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The Greenest Cloud: Looking at Microsoft’s New Green Plan

Microsoft-Green-Plan-300x169 The Greenest Cloud: Looking at Microsoft’s New Green Plan

Microsoft’s Project Natick at the launch site in the city of Stromness. (Photography by Scott Eklund/Red Box Pictures)

With the material world being geared increasingly towards understanding climate change and carbon footprints, we often forget that the digital world contributes to fossil fuel emissions as well. Looking at the trends of today, we can predict that digital consumption will only increase over time, therefore adding to the carbon footprint of these companies. How are different cloud providers dealing with this issue? Let’s look at Microsoft. 

Microsoft, one of the Big Three cloud providers, has brought 2 plans to the climate change table: one to reduce the company’s carbon footprint to allow for a “greener” cloud, and the other to implement underwater data centers powered by renewable energy. Seems like a lot to process? Let’s break it down. 

Microsoft’s new “Green Plan” outlines how their data centres will run on 60% renewable energy by 2020. At the end of 2018, 50% of the company’s energy was renewable and carbon neutral. Wanting to cut their carbon emissions by 75% by the end of 2030, the company has implemented an internal “carbon tax” for business divisions. Taking tangible steps to reduce the effect of the buildings and resources used in the past, they are also redesigning their campuses into carbon neutral havens. Although Apple, Google, Amazon and the likes are all rapidly moving in the same direction, a great victory for companies of such large proportions, Microsoft will be the first company to reach a campus of zero-carbon and zero-waste goals.

What Does This Mean for the Future?

It doesn’t mean being satisfied with what they have done so far. Being at the forefront of technological innovation, one of the most remarkable stories of the digital age proves to be Microsoft’s “underwater data centers”.

natickfrance063-768x512-1-e1584646711233-300x171 The Greenest Cloud: Looking at Microsoft’s New Green Plan

Image by Frank Betermin/Naval Group

 

In the testing stages now, these centers are quick to deploy, and could provide internet connectivity for many years to come. Imagine a 40 foot long data pod, sleekly dropped into the depths of the ocean off the Coast of Scotland. Seems like something out of your sci-fi novel dreams? We agree. Not only is the concept of this data center a force to be reckoned with, but the implementation of this idea could also allow for ways of delivering AI applications and gaming content to end users. Operating without maintenance for 5 years, the pod’s cooling system uses ocean water, sustainably managing itself.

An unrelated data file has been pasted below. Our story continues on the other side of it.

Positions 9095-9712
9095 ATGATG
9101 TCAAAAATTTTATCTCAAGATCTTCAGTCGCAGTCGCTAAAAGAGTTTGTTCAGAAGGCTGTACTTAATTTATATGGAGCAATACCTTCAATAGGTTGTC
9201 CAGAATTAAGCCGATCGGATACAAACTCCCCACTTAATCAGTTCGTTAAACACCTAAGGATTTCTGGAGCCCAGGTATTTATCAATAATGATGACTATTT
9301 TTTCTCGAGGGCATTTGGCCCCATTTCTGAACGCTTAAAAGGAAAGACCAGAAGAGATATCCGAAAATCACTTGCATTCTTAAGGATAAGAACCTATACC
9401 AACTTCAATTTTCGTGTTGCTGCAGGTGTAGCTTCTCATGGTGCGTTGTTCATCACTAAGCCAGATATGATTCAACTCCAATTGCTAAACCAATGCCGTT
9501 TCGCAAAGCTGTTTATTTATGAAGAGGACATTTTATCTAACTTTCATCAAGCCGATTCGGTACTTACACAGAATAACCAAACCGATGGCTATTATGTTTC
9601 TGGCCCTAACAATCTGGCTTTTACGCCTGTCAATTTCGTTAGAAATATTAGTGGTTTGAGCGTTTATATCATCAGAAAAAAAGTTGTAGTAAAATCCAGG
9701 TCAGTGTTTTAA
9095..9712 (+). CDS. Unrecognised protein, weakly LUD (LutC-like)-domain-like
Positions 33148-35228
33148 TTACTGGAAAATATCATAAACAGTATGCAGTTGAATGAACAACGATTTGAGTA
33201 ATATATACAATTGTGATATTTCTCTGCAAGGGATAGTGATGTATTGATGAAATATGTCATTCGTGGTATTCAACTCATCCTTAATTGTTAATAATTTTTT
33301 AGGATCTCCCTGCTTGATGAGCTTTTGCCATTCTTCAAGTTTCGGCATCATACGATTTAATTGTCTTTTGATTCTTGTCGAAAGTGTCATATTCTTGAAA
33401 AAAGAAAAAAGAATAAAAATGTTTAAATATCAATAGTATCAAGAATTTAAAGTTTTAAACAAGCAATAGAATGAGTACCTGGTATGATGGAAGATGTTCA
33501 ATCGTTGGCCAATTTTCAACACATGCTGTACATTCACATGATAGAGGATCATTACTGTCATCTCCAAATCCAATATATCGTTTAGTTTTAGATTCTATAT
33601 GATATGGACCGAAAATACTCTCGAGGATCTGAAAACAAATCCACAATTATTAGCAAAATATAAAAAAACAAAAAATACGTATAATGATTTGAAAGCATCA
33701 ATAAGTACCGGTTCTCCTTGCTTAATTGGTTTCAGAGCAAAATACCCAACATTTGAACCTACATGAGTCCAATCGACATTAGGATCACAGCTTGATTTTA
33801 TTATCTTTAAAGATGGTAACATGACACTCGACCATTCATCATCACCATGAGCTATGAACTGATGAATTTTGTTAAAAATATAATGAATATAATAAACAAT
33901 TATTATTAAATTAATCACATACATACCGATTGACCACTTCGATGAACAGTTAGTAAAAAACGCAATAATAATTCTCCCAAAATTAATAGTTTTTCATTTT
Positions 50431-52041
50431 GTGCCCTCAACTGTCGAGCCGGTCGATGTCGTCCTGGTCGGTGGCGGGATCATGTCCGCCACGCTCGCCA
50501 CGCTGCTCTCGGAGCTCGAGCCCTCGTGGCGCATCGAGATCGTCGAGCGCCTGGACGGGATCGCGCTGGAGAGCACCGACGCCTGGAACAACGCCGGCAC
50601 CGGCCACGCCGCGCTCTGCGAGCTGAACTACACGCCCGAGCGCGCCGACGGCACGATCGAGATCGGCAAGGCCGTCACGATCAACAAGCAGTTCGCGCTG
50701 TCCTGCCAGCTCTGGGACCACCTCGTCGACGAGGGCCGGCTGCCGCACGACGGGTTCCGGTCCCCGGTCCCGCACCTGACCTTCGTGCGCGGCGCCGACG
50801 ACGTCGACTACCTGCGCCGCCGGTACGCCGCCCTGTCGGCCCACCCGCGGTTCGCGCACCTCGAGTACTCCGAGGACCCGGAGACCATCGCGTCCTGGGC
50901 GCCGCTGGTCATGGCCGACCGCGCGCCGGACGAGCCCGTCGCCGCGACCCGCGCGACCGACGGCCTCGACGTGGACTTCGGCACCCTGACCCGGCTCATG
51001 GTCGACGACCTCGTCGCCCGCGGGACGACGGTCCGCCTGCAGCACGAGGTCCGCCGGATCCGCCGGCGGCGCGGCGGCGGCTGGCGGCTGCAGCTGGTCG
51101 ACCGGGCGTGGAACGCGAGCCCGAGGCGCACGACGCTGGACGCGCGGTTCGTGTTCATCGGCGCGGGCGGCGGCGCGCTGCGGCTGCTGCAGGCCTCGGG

Microsoft CEO, Satya Nadella, says “Since 50 percent of the world’s population lives close to water bodies, we think this is the way we want to think about future data center regions and expansion”. Data centers are now the backbone of the world. Rather than keeping them in tightly stored boxes lining facilities, Microsoft wants to integrate them into the natural world, and use this sustainable energy to help them get there. Using submarine technology and applying this research, Microsoft is tangibly changing the way that we look at storing data. The whole process of creating one of these underwater data centers took a total of 90 days as compared to the usual 2 years of production time. This would allow the company to react to demand without facing shortages. The Azure Cloud platform is becoming the computer of the world, and the world is Microsoft’s literal oyster.

 

Starting a Data Project

chart-close-up-data-desk-590022-e1583771218589-300x168 Starting a Data Project

It’s exciting to hear ‘Data is the new Oil’ or the ‘new Gold’ or the new ‘something valuable’. What I dread, though, is the day we hear ‘Data is the new fad and a complete waste of money’. I hope that day never comes!

A lot will depend on how businesses approach data projects. Right now, it could go either way. There are many organizations throwing money at data projects to ensure they are not left behind. There are many more who are not even getting started fearing the outcome or the futility of it. If you belong to either camp, I will share a simple process to maximize the return on your data projects.

Where Data Projects fail